Toxin expression by Bacillus cereus ATCC 14579 and B. cereus pHT304-CytK-CFPopt during growth in Brain–Heart Infusion with 1% glucose (BHIG) at 37°C
Both the wild-type B. cereus ATCC 14579 and the reporter B. cereus (pHT304-CytK-CFPopt) produced enterotoxins in BHIG at 37°C after 8 h, during their late exponential growth phase, at population densities of 8·6 log CFU ml−1 and 7·8 log CFU ml−1, respectively (Fig. 1a,c). From this time on, the culture supernatant of both strains showed haemolytic activity and the presence of enterotoxin components NheB and HblC. Moreover, the transcription of the enterotoxin genes nheB, hblC and cytK also peaked at 8 h and stabilized thereafter at a slightly lower level for hblC and cytK, while that of nheB continued to decrease. The CFPopt gene transcription was similar to that of cytK, with the exception of higher levels at the early exponential and late stationary growth phase. Although the CFPopt gene is also under control of the cytK promoter, it is present on the pHT304-18Z plasmid with approximately 10 copies per cell (determined using qPCR on tenfold dilutions of DNA extracted from a stationary culture in BHIG, data not shown). This could explain the slightly higher and earlier transcription during the early exponential phase due to the decreased detection limit. Moreover, the plasmid copy number varies in function of the growth phase, independent of the chromosomal DNA (Turgeon et al. 2008). In contrast to cytK, the CFPopt gene transcription was again increased to its peak level at 24 h.
As expected, the CFPopt proteins remained inside the cells. No secretion of CFPopt was observed in the BHIG medium, as the fluorescence of the BHIG medium of B. cereus (pHT304-CytK-CFPopt) was similar to that of the original B. cereus ATCC 14579 throughout the 24-h culture period (results not shown).
CFPopt expression by Bacillus cereus (pHT304-CytK-CFPopt) assessed by fluorescence microscopy
Light and fluorescence microscopy images were made from 24-h cultures in BHIG at 37°C of the B. cereus (pHT304-CytK-CFPopt) transformants, the wild-type strain B. cereus ATCC 14579 and the positive control strain for fluorescence B. cereus (pSW4-CFPopt) (Fig. 2). The wild-type strain never showed fluorescent cells, and the positive control strain was always visible as a homogeneously fluorescent cell population. Surprisingly, the transformant culture contained only a small proportion of fluorescent cells. The bacteria were always cultured under vigorous shaking because of oxygen requirement for the CFPopt maturation and fluorescence. Static cultures of the positive control strain showed incomplete expression of fluorescence when grown under partially anaerobic culture conditions and no fluorescence in case of the reporter strain (results not shown).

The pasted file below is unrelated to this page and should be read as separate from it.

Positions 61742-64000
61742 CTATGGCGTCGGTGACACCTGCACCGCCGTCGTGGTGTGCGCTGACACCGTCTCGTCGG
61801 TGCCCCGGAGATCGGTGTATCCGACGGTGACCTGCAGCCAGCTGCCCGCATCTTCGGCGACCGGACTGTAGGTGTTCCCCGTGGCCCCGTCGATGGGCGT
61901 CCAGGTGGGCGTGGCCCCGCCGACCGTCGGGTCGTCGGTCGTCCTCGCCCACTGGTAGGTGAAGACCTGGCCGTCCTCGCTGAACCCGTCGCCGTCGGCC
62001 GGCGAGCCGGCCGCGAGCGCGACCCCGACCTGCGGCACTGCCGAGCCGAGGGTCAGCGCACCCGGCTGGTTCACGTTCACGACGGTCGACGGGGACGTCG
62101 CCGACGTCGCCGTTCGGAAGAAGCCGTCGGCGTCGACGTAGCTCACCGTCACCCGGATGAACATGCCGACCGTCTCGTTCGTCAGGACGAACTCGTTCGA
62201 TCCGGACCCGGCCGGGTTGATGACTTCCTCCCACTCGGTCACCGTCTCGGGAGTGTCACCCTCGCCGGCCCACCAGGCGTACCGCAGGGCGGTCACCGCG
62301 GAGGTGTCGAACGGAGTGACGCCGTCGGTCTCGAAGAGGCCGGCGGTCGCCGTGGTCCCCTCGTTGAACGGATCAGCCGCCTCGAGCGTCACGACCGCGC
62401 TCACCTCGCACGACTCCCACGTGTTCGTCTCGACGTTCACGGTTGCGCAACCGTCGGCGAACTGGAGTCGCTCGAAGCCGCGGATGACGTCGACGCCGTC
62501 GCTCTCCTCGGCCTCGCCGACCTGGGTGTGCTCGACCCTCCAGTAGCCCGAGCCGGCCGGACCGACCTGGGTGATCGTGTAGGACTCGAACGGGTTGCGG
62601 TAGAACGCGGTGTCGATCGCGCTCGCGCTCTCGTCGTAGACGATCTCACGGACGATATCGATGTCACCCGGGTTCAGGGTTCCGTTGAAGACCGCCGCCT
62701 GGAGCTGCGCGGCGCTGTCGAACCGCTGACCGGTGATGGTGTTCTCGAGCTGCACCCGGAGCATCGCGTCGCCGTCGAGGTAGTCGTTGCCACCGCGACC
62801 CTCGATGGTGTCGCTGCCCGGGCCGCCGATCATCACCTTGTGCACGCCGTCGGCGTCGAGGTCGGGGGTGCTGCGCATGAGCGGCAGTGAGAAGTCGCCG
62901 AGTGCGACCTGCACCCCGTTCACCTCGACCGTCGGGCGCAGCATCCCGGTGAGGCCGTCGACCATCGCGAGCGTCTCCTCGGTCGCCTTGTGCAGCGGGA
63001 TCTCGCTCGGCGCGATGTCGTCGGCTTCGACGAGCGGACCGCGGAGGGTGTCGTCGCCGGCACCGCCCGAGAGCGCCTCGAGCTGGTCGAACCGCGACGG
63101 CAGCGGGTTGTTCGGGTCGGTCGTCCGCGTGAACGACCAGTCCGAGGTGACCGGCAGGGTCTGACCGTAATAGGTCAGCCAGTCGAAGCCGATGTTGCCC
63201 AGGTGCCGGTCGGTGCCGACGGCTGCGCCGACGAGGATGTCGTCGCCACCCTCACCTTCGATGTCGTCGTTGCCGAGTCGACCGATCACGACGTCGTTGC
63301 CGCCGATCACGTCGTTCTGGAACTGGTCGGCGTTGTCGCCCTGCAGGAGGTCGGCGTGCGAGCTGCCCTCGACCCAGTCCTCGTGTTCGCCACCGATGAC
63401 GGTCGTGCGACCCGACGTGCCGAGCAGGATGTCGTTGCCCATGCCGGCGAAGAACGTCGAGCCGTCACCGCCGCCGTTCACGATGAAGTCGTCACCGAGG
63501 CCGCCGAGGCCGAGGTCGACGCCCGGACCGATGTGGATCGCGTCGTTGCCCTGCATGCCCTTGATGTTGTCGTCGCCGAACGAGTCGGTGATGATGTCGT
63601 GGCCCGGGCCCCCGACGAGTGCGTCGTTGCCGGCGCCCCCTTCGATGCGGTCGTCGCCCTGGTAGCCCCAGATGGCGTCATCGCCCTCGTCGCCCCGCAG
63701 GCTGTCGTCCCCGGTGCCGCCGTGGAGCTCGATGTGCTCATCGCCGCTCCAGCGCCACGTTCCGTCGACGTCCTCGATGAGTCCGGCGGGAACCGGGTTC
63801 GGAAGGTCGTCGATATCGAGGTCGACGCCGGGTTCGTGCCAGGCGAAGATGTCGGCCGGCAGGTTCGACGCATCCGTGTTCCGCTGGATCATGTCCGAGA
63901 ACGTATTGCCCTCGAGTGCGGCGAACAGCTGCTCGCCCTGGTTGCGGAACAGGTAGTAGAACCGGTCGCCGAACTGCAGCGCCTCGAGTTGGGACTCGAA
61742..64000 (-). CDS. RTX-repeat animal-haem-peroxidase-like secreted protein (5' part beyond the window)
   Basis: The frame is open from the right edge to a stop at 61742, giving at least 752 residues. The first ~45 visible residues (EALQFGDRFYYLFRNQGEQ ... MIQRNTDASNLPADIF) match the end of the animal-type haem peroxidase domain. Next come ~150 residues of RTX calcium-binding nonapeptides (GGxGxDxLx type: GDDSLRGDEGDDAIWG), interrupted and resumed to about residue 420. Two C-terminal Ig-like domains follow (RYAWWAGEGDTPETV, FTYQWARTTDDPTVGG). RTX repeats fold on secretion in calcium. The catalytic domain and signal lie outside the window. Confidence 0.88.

The number of fluorescent cells was monitored microscopically during the growth of B. cereus (pHT304-CytK-CFPopt) in BHIG at 37°C for 24 h (Fig. 3). After 6 h, when the culture was in the (late) exponential growth phase at 8·8 log cells ml−1, fluorescent cells were observed for the first time. Thereafter, the percentage of fluorescent cells in the population increased to 2% at 10 h and remained between 1 and 2% during the stationary growth phase. The number of fluorescent cells in the B. cereus (pHT304-CytK-CFPopt) population could not be enhanced by repeated subculturing: after 10 passages, fluorescent cells were still observed with a frequency of approx. 1% (results not shown).
A fluorescent B. cereus reporter strain for CytK expression was constructed in this study. The remarkable result was that only a small proportion of the cells showed fluorescence. To determine whether toxin production was indeed originating from a minority of cells, or whether there was a problem with the reporter strain itself, several potential issues were systematically analysed. First of all, plasmid instability was excluded, as conservation of the plasmid with the reporter gene CFPopt under control of the cytK promoter in the transformant strain population was assured by antibiotic selection. Transcription of the cytK gene in the reporter strain was unaltered in comparison with that of the wild-type strain. It is therefore unlikely that the presence of multiple extra-chromosomal copies of the cytk promoter affected its functionality. The transcription of the reporter gene CFPopt was indeed simultaneous with that of cytK, indicating that the fluorescence expression is representative for CytK transcription. The translation of CFPopt mRNA is not expected to be problematic, as the codon usage in the CFPopt gene was optimized for Gram-positive bacteria and the positive control strain B. cereus (pSW4-CFPopt) showed consistent CFPopt expression under its strong promoter, which is very active during vegetative growth (Sastalla et al. 2009). However, the CFPopt expression was very low for B. cereus (pHT304-CytK-CFPopt) on the population level: approximately 1·5% of the cells were fluorescent. The nheB, hblC, cytK and CFPopt gene transcription peaked during the exponential growth phase when more than 7·5 log CFU ml−1 were present. This concurred with the detection of enterotoxin components NheA and HblC, haemolytic activity and the occurrence of fluorescent cells (0·2–2% of the population). These results suggest that CytK production originated from a small virulent subpopulation in a laboratory monoculture of B. cereus ATCC 14579. It would be interesting to examine whether the expression of the nhe, hbl, plcR and other PlcR-regulated genes is also restricted to the same small subpopulation of cells. Moreover, similar experiments should be conducted with different B. cereus strains to determine whether this phenomenon of differential toxin expression in a monoculture is strain specific or a general characteristic of B. cereus.